Last week, as the inaugural paper in CCAT’s new seminar series Adventures in Culture in Technology (ACAT), I presented a more in depth, although still in progress, talk based on a paper I’m finishing on Facebook and the questions of birth and death. Here’s the slides along with recorded audio if you’re interested:

The talk abstract: While social media services including the behemoth Facebook with over a billion users, promote and encourage the ongoing creation, maintenance and performance of an active online self, complete with agency, every act of communication is also recorded. Indeed, the recordings made by other people about ourselves can reveal more than we actively and consciously chose to reveal about ourselves. The way people influence the identity and legacy of others is particularly pronounced when we consider birth – how parents and others ‘create’ an individual online before that young person has any identity in their online identity construction – and at death, when a person ceases to have agency altogether and becomes exclusively a recorded and encoded data construct. This seminar explores the limits and implications for agency, identity and data personhood in the age of Facebook.

I’ve got a new article in the most recent issue of the M/C Journal entitled ‘The Social Media Contradiction: Data Mining and Digital Death’. Here’s the abstract:

Many social media tools and services are free to use. This fact often leads users to the mistaken presumption that the associated data generated whilst utilising these tools and services is without value. Users often focus on the social and presumed ephemeral nature of communication – imagining something that happens but then has no further record or value, akin to a telephone call – while corporations behind these tools tend to focus on the media side, the lasting value of these traces which can be combined, mined and analysed for new insight and revenue generation. This paper seeks to explore this social media contradiction in two ways. Firstly, a cursory examination of Google and Facebook will demonstrate how data mining and analysis are core practices for these corporate giants, central to their functioning, development and expansion. Yet the public rhetoric of these companies is not about the exchange of personal information for services, but rather the more utopian notions of organising the world’s information, or bringing everyone together through sharing.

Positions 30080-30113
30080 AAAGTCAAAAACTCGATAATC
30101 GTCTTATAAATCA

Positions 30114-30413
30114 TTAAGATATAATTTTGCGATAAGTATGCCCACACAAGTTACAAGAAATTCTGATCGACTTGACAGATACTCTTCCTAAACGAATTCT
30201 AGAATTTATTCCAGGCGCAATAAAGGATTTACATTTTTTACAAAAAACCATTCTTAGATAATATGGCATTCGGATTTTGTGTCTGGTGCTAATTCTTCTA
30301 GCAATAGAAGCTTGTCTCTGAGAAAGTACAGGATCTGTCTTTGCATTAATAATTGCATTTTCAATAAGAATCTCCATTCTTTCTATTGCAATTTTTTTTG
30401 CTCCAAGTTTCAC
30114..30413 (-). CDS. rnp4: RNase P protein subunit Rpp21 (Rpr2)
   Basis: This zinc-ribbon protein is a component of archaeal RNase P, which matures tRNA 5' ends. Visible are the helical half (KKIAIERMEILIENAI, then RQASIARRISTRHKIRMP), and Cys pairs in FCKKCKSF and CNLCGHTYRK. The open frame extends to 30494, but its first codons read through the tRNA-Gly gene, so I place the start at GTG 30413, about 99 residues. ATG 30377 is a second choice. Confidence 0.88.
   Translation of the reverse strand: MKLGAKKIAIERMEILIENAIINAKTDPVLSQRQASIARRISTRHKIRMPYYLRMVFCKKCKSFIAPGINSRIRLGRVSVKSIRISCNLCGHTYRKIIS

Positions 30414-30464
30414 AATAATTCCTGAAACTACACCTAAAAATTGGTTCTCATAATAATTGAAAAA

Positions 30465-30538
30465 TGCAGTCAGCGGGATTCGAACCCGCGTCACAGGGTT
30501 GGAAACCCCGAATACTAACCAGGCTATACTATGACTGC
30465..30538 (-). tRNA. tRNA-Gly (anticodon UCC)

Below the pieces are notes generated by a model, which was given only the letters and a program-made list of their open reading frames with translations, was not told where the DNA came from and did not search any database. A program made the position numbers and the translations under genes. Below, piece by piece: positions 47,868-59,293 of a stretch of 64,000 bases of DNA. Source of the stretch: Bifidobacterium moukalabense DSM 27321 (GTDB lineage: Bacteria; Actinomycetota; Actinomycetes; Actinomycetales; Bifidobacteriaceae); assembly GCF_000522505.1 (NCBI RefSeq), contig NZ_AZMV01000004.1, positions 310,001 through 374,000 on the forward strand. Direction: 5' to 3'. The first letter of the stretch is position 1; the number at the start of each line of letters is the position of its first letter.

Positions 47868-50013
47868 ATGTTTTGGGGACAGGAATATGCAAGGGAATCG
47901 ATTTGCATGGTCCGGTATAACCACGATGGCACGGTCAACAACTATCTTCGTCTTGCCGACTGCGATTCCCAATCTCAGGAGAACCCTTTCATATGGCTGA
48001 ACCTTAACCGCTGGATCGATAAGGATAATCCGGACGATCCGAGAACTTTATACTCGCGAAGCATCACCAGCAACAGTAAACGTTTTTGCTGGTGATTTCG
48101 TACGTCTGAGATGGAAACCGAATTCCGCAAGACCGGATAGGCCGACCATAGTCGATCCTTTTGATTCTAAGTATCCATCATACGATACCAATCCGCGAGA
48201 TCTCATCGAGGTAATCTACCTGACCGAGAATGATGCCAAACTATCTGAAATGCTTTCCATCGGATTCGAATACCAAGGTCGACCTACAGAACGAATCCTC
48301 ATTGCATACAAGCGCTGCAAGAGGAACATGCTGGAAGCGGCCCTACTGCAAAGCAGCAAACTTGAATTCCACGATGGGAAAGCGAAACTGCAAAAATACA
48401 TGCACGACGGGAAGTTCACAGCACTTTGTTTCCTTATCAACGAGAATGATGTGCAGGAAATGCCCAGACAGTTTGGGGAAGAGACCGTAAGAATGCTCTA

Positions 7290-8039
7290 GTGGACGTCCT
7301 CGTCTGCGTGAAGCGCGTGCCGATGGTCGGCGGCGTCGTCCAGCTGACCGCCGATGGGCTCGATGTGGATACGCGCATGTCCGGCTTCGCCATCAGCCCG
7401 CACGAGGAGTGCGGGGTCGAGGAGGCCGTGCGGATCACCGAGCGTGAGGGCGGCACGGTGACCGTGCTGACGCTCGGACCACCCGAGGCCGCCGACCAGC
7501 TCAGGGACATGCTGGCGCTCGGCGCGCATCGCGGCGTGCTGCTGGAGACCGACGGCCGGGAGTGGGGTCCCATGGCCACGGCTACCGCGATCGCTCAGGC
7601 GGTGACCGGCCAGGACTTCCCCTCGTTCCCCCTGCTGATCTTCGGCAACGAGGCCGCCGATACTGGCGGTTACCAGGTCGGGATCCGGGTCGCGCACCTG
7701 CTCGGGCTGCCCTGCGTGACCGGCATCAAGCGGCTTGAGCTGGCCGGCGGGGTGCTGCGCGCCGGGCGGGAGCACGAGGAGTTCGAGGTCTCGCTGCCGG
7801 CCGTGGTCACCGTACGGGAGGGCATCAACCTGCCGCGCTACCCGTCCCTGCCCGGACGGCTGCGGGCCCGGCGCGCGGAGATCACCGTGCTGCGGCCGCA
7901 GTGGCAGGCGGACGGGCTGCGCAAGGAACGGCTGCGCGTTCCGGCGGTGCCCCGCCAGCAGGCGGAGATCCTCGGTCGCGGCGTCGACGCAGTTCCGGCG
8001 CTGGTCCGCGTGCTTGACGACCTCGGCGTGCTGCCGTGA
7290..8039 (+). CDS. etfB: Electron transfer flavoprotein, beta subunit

The second section of this paper examines some of the core ramifications of death in terms of social media, asking what happens when a user suddenly exists only as recorded media fragments, at least in digital terms. Death, at first glance, renders users (or post-users) without agency or, implicitly, value to companies which data-mine ongoing social practices. Yet the emergence of digital legacy management highlights the value of the data generated using social media, a value which persists even after death. The question of a digital estate thus illustrates the cumulative value of social media as media, even on an individual level. The ways Facebook and Google approach digital death are examined, demonstrating policies which enshrine the agency and rights of living users, but become far less coherent posthumously. Finally, along with digital legacy management, I will examine the potential for posthumous digital legacies which may, in some macabre ways, actually reanimate some aspects of a deceased user’s presence, such as the Lives On service which touts the slogan “when your heart stops beating, you’ll keep tweeting”. Cumulatively, mapping digital legacy management by large online corporations, and the affordances of more focussed services dealing with digital death, illustrates the value of data generated by social media users, and the continued importance of the data even beyond the grave.